I Believe in My Marriage.
My husband Ted and I are newlyweds. We met a little over three years ago when he cast me in a short film he was directing for his master’s degree. I remember the first time I saw him like it happened five minutes ago. I thought to myself: “Wow! He’s really cute and there is no way that he doesn’t have a girlfriend!” As I got to know him, he never ceased to amaze me; he was so smart, sweet, talented and funny, and I couldn’t help but notice how he was always looking at me with his big brown eyes. On the last day of the film shoot I didn’t want to say goodbye—I wanted to ask him if he had a girlfriend, but I didn’t know how. We shared an awkward hug, and as I turned to walk away, he stopped me, looked at me with all sincerity, and said “you’re beautiful” and that was the beginning of our beautiful friendship.
As time passed, we became an extraordinary team. He is the yang to my yin, and I know I will always be able count on him. I know this, because a year-and-a-half after we met, our love was tested in the most frightening way, when at the age of thirty-six, I was diagnosed with breast cancer.
I could write a biography of the fears I felt over the year that followed, but the one fear that possessed me was the fear of losing Ted. It was not a logical fear, and I knew that, but I still felt it. I didn’t know from which dark corner of my mind it was born. I couldn’t control it, and I couldn’t ignore it—I just had to feel it. With each passing day, the thought of living my life without him terrified me more than any disease ever could.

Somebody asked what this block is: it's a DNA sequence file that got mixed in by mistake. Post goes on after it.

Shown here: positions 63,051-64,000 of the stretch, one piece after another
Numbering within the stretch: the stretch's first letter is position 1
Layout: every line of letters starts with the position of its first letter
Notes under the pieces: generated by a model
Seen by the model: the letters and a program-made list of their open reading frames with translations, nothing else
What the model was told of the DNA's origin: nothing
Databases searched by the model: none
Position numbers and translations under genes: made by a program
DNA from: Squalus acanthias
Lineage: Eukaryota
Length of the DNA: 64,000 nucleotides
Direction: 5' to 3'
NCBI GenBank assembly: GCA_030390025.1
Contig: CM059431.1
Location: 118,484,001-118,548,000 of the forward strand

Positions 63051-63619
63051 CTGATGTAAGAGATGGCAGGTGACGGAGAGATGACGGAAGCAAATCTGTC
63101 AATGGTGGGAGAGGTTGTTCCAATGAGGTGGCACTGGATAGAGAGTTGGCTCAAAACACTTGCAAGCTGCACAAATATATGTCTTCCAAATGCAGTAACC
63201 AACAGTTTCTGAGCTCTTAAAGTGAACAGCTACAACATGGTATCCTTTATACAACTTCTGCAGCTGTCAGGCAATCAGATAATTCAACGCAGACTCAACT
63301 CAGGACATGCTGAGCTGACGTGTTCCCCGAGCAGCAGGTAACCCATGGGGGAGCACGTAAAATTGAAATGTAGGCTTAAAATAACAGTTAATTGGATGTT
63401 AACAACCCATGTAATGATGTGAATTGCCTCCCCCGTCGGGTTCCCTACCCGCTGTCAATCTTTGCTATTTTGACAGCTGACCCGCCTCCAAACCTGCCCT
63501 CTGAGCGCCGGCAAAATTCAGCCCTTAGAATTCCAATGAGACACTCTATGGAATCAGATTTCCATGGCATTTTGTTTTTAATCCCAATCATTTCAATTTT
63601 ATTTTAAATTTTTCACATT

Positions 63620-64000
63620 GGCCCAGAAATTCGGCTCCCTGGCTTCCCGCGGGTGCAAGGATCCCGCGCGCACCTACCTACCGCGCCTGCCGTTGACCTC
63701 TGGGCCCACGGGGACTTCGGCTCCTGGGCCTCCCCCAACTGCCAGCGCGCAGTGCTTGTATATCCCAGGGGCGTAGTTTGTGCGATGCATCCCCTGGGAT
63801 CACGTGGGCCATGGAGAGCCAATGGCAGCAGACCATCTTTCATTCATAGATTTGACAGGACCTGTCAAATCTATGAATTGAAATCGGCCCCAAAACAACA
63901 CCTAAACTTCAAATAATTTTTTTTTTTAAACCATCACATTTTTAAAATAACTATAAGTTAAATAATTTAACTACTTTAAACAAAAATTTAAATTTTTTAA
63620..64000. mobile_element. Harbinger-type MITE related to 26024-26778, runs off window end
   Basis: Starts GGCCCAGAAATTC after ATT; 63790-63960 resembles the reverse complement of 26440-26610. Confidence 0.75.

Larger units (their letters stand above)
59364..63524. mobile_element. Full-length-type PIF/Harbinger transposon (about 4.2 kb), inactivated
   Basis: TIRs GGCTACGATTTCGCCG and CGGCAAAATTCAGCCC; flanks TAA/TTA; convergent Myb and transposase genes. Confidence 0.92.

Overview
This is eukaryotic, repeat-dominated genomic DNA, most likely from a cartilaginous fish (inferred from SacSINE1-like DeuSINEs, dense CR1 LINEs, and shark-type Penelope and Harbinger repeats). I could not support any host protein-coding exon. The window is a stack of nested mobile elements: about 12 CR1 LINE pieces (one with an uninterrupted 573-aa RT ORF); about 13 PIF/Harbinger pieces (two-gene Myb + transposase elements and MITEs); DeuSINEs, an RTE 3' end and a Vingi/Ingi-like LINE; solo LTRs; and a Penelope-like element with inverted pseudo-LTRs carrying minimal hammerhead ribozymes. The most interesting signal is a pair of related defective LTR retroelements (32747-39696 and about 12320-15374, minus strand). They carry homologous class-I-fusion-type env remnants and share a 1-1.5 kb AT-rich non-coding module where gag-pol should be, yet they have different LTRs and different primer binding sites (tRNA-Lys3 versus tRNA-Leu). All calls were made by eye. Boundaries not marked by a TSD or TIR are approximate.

I always read what poets and pioneers describe as the fear of not knowing, but with every needle prick, test and treatment, I discovered that for me fear is not knowing. With this discovery, I found that asking questions, observing, and learning helped me to understand and surmount my fears, and when I observed Ted’s actions; my fear of losing him began to dissolve. I noticed when he slept all night, tossing and turning on the cold floor next to my hospital bed. I noticed when he changed my drains and bandages and gazed at my gruesome, oozing wounds with love. I noticed when he looked at my body, and told me I was beautiful with the same sincerity he had when he said it the first time.
It was tumultuous, but we navigated the tempest of my cancer together, and since then, we have floated together in tranquility. To me, this is the foundation of a beautiful marriage, and in this I believe.
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